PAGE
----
Posted by: Jack Henry | April 5, 2022

Editor’s Corner: The Ellipsis

A few months ago, one of you wrote to me about an article in which “millennials” were accusing “boomers” (yes, those were the terms) of being haters because they text and use the ellipsis (…) so much. I couldn’t believe using that particular punctuation mark was considered “angry.” The writer’s millennial children told her that “It is offensive to use it at the end of a sentence, because it can be dismissive or passive/aggressive. But using it in the middle of a sentence…connecting thoughts, is just fine!”

Hmm. Well, that may be the current thought on the ellipsis, but I certainly don’t think people from that generation (or mine, or even the one after mine) are using ellipsis marks to be spiteful. We use it because, like the exclamation point, comma, and other punctuation, it serves a purpose.

The official job of the ellipsis is to signal a pause, some uncertainty, or an omission. At the end of a sentence, it can also indicate an unfinished thought. Perhaps some unfinished thoughts, like “My life would’ve been different if I had never given birth to you…” could be considered pretty darn horrible. I agree. But ending a text with an ellipsis isn’t inherently dismissive. “Maybe I’ll see you at Tony’s later…” just indicates that you might see your friend at Tony’s, but you might not.

From GrammarBook.com, I have a list of official uses for the ellipsis, and some examples.

1) To suggest faltering or fragmented speech accompanied by confusion, insecurity, distress, or uncertainty

"I…I…it’s just…I can’t believe you just said that," Bartholomew said. [KC – That is one ugly sentence.]

"The book…where is the book?" Donetta said.

If other punctuation for expression or emphasis is used within a fragment of the quoted material, the mark is kept before the ellipsis:

"The storm clouds…my goodness!…look!…there in the distance!" Ned said.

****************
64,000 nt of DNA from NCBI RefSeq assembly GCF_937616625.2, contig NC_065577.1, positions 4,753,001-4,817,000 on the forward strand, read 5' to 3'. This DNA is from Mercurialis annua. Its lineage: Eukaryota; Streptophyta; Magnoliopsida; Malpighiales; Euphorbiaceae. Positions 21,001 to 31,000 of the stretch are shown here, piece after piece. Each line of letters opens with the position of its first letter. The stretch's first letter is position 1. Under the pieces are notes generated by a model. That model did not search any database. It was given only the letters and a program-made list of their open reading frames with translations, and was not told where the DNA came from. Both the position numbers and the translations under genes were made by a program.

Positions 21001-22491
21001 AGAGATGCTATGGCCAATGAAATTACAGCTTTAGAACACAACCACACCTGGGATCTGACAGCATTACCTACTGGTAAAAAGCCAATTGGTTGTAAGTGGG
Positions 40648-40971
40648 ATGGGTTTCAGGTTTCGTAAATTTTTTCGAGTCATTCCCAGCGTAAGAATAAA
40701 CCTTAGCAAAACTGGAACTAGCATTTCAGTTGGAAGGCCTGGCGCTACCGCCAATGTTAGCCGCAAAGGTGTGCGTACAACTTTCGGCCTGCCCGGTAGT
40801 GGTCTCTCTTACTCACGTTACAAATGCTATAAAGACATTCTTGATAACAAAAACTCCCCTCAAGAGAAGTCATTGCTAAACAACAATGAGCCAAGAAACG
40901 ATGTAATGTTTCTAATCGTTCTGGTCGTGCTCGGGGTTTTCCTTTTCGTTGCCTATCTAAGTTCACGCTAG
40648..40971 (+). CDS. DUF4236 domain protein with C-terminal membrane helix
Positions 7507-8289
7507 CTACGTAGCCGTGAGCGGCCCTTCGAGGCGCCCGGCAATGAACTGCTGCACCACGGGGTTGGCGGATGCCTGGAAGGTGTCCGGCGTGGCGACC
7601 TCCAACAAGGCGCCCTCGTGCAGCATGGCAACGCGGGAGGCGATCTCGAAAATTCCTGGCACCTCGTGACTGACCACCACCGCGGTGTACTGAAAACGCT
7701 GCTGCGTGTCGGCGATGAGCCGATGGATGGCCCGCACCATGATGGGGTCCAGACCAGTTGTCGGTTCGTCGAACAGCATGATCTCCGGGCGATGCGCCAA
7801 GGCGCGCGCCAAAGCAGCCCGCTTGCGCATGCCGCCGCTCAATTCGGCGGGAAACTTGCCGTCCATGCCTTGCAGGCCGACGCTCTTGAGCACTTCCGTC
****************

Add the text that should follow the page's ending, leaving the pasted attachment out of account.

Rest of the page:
2) To conclude a quoted sentence that is deliberately and grammatically incomplete

Most Americans are familiar with Martin Luther King Jr.’s speech in which he begins multiple statements with ‘I have a dream…’

As shown in this example, when an ellipsis concludes a sentence in this context, it does not have another space or period after the mark.

If the fragment is not included as part of a sentence but rather as a prompt or a beginning, its fragmentary character does not need to be identified with ellipsis periods:

My goal is to memorize several of MLK’s statements starting with "I have a dream" before the end of the semester.

3) To show an omission regardless of whether it comes in the middle of a sentence or between sentences

If the omission is within the same sentence, we use only the three-period ellipsis. If the omission is within wider content, such as a paragraph, we include a period before the ellipsis to show the current statement with the omission has ended.

Original paragraph: Rosetta would like all of you to know before she retires that she appreciates your many years of dedicated hard work for the community. You have shown what can be achieved when people believe in a purpose and apply the best of themselves to bring it to life. She thanks you, and she will always remember you.

Omission same paragraph: Rosetta would like all of you to know…she appreciates your many years of dedicated hard work for the community. …She thanks you, and she will always remember you.

As you can see, the ellipsis is not used to cause hard feelings. It’s just punctuation, plain and simple. If younger generations criticize you, I’d say it is time for a teaching moment from the inner English major in all of you.

And don’t forget to enter the haiku contest! You can enter more than one—they just have to be your own. I’ll publish them and announce the winners on April 26.

Kara Church

Pronouns: she/her

Technical Editor, Advisory

Editor’s Corner Archives: https://episystechpubs.com/


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